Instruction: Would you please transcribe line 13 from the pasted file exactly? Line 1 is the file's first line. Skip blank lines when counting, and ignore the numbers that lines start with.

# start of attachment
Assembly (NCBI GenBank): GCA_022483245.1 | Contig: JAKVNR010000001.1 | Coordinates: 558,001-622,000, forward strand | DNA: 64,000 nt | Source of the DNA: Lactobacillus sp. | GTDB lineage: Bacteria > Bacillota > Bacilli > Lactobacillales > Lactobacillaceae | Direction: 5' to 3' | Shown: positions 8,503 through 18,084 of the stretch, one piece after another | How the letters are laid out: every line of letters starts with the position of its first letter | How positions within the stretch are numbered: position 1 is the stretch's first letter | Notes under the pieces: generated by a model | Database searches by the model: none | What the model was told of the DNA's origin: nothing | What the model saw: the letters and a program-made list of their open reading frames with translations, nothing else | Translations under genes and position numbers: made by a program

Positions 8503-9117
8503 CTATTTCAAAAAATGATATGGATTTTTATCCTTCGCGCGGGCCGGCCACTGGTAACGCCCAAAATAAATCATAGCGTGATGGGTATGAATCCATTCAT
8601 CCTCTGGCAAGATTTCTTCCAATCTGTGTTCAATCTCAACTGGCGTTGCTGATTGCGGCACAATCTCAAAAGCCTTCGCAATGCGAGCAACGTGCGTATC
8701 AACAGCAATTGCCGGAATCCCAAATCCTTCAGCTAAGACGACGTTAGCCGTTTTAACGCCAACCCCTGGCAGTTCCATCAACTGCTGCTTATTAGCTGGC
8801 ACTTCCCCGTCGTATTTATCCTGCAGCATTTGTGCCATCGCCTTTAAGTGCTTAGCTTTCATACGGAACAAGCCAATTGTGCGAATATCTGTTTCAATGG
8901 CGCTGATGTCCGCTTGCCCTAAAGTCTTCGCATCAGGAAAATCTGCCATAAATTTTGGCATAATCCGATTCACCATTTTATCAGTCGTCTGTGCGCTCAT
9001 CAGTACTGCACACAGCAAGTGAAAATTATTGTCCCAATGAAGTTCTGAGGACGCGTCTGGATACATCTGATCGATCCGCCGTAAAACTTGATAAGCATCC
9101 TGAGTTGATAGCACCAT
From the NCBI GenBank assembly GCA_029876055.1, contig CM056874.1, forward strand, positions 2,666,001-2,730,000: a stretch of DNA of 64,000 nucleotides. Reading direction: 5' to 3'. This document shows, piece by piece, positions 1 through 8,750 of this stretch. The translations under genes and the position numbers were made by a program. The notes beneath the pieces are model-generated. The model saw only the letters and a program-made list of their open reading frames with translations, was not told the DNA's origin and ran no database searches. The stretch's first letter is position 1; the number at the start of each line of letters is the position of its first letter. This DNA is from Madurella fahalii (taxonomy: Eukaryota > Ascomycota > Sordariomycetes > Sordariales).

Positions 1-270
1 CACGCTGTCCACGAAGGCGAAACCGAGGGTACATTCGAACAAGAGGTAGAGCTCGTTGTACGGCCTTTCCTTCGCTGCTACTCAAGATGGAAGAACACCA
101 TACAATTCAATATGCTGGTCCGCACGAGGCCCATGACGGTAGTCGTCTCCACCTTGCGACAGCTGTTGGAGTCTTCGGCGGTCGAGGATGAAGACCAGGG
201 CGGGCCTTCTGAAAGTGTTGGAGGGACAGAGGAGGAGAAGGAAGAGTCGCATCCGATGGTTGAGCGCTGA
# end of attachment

101 TACAATTCAATATGCTGGTCCGCACGAGGCCCATGACGGTAGTCGTCTCCACCTTGCGACAGCTGTTGGAGTCTTCGGCGGTCGAGGATGAAGACCAGGG